Asked what the Prime Minister thought about Trevor Phillips' comments regarding the performance of black children in school, the PMOS replied that what was important was to take note of the figures. The figures had shown some progress, but it had been recognised that there was still an issue of under performance. There had been some progress made in recent years, but we wanted to see that continue. The PMOS said that the proportion of Black Caribbean/Black African/Other pupils achieving five or more A* - C Grades at GCSE grade had improved by more than 2.5% against the average improvement of 1.2%. Obviously, there was a lot more to do, but there was some progress being made.

Briefing took place at 11:00 | Read whole briefing | Comments (0)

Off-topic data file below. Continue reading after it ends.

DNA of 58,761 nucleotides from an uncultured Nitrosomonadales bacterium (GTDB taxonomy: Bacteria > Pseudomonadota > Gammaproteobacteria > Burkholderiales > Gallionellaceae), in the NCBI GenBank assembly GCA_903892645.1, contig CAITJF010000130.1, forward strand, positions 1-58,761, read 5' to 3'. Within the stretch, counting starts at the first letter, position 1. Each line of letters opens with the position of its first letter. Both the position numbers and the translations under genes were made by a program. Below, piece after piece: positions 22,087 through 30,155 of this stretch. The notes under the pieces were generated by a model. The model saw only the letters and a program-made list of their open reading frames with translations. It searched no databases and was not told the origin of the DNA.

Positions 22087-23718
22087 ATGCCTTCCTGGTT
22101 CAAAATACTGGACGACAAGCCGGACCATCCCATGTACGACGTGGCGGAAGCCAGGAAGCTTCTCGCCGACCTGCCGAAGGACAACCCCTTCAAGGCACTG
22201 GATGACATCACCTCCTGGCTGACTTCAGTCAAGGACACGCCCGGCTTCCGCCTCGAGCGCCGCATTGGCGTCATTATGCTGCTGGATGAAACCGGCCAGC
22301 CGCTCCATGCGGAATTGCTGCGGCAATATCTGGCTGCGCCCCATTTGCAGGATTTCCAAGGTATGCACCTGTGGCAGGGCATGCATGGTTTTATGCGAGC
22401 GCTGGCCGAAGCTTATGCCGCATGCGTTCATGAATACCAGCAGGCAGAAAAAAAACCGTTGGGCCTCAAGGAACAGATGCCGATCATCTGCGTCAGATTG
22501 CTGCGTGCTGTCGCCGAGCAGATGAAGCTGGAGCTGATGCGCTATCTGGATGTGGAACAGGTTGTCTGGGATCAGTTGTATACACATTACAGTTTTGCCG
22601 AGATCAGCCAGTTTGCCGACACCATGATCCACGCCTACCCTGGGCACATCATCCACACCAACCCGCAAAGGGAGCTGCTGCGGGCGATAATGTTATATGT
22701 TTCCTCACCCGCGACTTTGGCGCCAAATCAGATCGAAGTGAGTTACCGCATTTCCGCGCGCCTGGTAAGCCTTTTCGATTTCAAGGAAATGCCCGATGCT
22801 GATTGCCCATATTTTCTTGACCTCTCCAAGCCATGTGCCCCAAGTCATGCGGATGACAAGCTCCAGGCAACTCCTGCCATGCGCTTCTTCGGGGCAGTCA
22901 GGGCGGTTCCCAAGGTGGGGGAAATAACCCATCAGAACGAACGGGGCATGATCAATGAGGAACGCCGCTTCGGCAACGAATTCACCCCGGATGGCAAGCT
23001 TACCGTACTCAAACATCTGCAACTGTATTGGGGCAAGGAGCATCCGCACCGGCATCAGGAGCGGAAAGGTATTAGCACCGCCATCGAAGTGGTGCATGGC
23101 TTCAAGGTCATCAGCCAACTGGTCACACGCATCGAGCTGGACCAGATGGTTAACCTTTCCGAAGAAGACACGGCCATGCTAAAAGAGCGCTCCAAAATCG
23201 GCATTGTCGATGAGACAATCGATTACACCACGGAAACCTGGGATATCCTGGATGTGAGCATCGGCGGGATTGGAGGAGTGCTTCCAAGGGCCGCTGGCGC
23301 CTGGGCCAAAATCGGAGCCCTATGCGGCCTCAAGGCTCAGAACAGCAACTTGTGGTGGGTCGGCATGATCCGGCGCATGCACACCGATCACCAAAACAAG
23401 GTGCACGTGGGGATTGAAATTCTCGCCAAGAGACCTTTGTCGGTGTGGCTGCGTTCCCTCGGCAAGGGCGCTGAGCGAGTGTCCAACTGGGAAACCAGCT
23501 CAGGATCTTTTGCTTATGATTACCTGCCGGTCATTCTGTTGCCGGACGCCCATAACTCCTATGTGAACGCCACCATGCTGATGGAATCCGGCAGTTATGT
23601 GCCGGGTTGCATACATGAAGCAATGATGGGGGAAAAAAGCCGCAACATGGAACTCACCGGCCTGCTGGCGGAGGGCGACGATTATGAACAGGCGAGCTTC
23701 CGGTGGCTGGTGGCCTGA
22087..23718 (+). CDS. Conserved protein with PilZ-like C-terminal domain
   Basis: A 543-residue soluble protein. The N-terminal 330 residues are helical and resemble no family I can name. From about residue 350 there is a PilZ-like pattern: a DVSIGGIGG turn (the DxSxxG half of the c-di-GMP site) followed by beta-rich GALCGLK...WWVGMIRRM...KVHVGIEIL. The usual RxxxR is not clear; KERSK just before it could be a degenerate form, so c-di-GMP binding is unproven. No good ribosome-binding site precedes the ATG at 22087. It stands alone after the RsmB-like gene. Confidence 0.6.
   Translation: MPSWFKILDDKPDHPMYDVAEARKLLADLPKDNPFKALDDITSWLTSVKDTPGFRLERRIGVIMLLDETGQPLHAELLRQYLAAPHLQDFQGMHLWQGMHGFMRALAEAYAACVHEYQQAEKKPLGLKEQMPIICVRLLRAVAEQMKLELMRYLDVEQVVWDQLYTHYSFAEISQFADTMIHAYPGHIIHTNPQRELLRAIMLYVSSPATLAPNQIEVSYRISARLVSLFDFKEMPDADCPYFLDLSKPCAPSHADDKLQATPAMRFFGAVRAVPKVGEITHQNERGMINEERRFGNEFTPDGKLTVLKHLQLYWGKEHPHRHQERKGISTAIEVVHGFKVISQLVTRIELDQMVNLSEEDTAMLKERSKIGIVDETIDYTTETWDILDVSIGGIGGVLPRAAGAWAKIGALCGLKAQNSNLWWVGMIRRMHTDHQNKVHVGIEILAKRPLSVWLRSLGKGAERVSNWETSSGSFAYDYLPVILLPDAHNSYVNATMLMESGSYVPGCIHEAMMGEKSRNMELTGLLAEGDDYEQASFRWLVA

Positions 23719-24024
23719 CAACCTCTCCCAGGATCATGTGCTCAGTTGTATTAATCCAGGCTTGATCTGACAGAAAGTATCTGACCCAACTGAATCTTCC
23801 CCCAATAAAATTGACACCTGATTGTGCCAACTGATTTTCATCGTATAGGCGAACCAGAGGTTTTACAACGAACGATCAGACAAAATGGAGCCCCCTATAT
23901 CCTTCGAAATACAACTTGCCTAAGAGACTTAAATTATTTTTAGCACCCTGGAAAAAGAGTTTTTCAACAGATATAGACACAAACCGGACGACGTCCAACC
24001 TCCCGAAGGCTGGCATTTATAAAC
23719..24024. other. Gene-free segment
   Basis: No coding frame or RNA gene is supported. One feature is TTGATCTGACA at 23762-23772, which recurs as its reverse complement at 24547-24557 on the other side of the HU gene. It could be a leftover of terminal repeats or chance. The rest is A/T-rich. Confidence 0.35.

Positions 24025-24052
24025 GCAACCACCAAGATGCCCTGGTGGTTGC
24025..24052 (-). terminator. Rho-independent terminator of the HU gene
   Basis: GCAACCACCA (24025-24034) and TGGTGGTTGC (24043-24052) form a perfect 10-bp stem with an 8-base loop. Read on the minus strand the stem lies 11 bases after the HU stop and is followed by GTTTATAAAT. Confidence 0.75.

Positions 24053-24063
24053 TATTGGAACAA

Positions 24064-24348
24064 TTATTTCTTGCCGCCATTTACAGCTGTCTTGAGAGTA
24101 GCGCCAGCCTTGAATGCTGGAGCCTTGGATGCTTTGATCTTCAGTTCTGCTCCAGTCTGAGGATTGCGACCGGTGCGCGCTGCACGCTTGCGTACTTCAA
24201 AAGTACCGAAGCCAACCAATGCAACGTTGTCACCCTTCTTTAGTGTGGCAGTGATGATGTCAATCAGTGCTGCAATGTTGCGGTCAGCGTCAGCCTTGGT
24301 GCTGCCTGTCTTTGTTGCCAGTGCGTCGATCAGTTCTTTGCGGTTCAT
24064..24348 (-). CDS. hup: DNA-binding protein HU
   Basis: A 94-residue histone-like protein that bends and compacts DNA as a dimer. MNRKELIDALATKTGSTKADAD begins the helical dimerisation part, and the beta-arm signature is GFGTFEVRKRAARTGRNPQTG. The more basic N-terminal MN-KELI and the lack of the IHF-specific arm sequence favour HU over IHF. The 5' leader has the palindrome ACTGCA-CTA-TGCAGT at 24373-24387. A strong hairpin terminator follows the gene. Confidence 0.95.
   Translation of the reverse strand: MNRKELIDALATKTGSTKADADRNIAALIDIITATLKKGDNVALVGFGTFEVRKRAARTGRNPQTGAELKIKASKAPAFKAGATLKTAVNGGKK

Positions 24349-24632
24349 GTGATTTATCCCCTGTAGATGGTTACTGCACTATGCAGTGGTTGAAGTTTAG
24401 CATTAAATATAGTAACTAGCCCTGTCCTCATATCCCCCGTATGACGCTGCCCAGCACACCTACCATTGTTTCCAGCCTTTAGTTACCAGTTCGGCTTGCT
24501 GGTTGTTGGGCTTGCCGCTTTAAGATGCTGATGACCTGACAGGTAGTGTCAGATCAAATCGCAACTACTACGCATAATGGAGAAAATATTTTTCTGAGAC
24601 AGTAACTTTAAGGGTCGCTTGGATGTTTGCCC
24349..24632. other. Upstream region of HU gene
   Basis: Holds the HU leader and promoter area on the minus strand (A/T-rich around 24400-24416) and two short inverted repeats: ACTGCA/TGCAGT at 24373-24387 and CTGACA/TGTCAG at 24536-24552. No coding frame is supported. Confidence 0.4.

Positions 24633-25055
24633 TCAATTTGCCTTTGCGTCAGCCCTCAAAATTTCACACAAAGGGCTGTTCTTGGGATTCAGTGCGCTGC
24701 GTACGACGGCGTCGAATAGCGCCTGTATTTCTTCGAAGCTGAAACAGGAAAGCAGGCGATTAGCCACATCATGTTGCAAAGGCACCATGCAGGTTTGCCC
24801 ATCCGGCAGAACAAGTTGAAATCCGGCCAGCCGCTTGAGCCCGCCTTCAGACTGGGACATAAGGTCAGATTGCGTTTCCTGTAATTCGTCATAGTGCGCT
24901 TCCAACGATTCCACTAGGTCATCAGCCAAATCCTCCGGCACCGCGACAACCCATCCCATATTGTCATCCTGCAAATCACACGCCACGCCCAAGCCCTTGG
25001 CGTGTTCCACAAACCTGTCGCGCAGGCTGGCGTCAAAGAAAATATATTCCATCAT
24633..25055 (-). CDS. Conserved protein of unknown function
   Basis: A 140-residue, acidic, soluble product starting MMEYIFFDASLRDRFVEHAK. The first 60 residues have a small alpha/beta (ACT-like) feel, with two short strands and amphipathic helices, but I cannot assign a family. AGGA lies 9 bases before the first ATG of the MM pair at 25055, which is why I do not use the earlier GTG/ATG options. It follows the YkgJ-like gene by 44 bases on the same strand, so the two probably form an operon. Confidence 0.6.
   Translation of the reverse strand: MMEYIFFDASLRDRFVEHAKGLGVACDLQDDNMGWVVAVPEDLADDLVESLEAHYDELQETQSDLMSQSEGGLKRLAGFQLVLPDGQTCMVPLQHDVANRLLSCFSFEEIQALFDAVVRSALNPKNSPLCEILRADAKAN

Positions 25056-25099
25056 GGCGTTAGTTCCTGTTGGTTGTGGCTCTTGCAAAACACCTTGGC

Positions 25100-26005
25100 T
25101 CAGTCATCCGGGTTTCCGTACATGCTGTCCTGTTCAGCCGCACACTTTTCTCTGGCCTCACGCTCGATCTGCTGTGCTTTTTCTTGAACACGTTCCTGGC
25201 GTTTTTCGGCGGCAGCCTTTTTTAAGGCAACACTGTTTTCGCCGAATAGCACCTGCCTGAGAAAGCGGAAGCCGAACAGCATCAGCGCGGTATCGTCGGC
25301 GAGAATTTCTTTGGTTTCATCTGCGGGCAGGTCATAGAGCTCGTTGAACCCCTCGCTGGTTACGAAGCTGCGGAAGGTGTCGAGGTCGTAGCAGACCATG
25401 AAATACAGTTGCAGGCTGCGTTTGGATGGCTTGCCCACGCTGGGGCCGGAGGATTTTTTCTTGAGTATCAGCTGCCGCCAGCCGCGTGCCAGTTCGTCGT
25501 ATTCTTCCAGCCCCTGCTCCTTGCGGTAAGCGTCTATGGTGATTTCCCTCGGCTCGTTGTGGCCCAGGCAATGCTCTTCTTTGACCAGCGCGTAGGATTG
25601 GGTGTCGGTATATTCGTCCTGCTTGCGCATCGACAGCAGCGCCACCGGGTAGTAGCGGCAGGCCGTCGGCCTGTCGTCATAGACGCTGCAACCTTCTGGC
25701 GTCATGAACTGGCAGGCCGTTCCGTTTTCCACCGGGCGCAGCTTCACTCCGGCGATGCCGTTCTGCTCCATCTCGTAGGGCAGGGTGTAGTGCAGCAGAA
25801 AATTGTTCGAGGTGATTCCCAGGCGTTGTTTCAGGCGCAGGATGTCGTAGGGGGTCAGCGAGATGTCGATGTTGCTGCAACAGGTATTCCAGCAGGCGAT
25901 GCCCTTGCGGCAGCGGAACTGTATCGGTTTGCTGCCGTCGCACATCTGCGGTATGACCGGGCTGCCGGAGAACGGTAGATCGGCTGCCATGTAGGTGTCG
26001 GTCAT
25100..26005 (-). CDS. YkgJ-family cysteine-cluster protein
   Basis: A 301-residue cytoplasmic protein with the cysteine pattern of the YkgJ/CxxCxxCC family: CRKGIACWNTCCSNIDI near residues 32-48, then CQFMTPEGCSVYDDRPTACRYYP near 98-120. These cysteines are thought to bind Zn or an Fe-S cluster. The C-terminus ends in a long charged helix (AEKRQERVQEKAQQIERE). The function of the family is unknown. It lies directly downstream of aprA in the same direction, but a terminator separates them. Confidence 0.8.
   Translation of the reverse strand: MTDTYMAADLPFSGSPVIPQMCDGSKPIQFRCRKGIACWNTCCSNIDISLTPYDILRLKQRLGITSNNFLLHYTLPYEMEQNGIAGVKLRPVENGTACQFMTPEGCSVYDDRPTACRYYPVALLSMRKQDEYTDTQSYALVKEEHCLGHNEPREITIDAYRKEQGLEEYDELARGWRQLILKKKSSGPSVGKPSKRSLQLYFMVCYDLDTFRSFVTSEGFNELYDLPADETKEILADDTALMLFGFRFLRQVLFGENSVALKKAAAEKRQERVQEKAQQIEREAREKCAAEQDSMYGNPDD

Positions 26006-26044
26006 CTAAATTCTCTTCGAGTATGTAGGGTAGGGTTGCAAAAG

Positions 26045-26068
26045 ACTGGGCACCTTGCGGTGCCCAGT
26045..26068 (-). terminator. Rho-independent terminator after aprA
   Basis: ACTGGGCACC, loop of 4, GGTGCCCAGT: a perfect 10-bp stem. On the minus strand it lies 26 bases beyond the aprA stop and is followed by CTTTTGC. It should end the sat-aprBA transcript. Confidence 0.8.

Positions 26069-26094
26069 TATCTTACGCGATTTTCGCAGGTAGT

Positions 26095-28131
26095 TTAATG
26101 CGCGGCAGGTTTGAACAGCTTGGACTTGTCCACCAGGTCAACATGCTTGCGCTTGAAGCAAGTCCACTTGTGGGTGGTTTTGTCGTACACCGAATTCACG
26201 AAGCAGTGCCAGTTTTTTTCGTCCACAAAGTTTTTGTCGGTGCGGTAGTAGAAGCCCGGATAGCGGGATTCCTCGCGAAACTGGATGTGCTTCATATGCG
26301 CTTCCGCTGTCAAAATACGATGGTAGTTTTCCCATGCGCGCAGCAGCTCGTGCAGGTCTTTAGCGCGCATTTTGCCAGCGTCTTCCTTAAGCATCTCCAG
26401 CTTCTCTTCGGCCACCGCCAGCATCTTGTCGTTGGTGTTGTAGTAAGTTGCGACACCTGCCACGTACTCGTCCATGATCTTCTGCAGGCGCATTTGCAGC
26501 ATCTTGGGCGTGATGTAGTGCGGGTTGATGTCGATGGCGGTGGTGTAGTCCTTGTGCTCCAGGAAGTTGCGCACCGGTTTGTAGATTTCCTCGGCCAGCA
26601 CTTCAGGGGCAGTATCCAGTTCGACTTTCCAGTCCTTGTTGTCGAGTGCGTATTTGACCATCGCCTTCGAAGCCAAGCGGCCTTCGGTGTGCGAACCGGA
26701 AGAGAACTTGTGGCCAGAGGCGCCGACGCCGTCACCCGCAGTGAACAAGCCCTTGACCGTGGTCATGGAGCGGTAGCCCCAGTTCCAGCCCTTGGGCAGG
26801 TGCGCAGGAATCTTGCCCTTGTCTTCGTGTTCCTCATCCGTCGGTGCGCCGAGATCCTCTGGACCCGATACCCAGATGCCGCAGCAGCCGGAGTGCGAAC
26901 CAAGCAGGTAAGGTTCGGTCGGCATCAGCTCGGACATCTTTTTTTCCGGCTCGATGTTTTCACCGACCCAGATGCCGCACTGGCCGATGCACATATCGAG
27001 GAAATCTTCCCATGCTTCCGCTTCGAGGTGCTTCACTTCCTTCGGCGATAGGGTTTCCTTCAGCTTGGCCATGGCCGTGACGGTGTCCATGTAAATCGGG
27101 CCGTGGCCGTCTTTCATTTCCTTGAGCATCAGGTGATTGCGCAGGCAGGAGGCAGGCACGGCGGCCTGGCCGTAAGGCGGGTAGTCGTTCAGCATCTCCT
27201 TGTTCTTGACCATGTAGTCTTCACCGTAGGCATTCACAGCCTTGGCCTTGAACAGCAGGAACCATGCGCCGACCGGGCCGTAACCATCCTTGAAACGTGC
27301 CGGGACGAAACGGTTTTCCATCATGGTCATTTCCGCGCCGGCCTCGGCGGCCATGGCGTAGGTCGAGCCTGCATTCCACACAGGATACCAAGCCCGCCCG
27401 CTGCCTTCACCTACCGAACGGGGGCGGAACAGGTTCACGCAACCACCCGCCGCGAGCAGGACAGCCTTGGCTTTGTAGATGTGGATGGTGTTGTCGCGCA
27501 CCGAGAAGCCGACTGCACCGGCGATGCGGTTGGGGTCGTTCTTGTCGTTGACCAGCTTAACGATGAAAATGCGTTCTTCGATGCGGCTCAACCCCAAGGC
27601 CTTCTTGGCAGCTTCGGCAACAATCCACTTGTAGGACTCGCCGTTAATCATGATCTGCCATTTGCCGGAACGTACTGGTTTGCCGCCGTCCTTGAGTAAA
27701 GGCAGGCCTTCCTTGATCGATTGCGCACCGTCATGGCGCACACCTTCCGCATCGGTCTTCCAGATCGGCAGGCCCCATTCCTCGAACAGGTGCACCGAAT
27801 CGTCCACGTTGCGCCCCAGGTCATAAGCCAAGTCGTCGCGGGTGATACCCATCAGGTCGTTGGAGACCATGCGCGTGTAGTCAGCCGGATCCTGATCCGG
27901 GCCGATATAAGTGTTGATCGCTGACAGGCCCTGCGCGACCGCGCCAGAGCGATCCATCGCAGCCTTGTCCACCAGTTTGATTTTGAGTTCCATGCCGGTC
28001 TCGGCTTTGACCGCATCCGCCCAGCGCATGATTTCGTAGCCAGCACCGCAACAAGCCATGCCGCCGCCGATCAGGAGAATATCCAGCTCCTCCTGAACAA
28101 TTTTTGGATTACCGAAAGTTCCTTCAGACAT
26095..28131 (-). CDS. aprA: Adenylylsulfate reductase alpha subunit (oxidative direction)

Asked how worried the Prime Minister was about the MRSA problem, even though there had been a "tiny reduction" in the latest set of figures, the PMOS said people should focus on what the figures showed. They showed that there was a turnaround, which was important in the overall trend. It suggested that what was being done was beginning to work. There were two new initiatives started today to help that trend continue which were a new rapid swab technique, and the confirmation from the HPA that they would publish figures every six months to help people keep track. This was an issue, as the Prime Minister had said, that no-one underestimated, but equally, people should recognise two things. Firstly, it had been a problem that had been in gestation for a long time, but secondly, we were beginning to take the measures that were needed to address it.

Briefing took place at 11:00 | Read whole briefing | Comments (3)

Roger Liddle re Europe

Asked what the Prime Minister thought about Roger Liddle's remarks about Europe, the PMOS replied that Mr Liddle no longer worked in Downing Street.

Briefing took place at 11:00 | Read whole briefing | Comments (0)